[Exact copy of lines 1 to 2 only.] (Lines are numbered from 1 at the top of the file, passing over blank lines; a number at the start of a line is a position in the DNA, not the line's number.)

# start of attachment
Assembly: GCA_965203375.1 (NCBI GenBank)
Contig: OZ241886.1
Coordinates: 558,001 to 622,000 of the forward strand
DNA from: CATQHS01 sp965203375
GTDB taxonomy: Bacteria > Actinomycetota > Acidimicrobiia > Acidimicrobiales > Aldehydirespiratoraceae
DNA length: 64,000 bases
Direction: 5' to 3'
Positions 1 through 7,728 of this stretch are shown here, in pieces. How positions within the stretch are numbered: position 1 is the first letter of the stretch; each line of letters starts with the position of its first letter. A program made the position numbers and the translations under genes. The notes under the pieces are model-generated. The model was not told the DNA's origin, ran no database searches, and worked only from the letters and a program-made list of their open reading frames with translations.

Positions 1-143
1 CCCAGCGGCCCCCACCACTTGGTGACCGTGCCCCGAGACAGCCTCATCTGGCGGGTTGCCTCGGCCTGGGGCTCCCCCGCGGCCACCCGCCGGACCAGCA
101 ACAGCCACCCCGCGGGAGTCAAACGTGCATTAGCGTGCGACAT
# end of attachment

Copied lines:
Assembly: GCA_965203375.1 (NCBI GenBank)
Contig: OZ241886.1